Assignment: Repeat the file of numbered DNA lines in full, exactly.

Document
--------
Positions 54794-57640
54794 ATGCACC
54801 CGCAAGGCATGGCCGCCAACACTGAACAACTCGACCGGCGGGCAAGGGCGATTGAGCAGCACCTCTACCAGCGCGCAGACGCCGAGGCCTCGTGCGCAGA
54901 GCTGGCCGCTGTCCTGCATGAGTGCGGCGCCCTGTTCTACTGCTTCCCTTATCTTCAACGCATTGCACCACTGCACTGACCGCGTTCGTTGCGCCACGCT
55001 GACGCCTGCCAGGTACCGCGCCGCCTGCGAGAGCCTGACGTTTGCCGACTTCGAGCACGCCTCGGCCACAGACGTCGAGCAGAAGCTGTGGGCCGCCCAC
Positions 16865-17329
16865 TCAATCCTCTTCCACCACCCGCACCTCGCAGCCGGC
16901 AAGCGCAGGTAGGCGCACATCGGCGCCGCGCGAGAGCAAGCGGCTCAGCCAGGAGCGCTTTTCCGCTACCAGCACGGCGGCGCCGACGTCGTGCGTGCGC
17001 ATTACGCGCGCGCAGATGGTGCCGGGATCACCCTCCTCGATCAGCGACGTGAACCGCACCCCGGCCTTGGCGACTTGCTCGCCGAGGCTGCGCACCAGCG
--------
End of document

Positions 54794-57640
54794 ATGCACC
54801 CGCAAGGCATGGCCGCCAACACTGAACAACTCGACCGGCGGGCAAGGGCGATTGAGCAGCACCTCTACCAGCGCGCAGACGCCGAGGCCTCGTGCGCAGA
54901 GCTGGCCGCTGTCCTGCATGAGTGCGGCGCCCTGTTCTACTGCTTCCCTTATCTTCAACGCATTGCACCACTGCACTGACCGCGTTCGTTGCGCCACGCT
55001 GACGCCTGCCAGGTACCGCGCCGCCTGCGAGAGCCTGACGTTTGCCGACTTCGAGCACGCCTCGGCCACAGACGTCGAGCAGAAGCTGTGGGCCGCCCAC
Positions 16865-17329
16865 TCAATCCTCTTCCACCACCCGCACCTCGCAGCCGGC
16901 AAGCGCAGGTAGGCGCACATCGGCGCCGCGCGAGAGCAAGCGGCTCAGCCAGGAGCGCTTTTCCGCTACCAGCACGGCGGCGCCGACGTCGTGCGTGCGC
17001 ATTACGCGCGCGCAGATGGTGCCGGGATCACCCTCCTCGATCAGCGACGTGAACCGCACCCCGGCCTTGGCGACTTGCTCGCCGAGGCTGCGCACCAGCG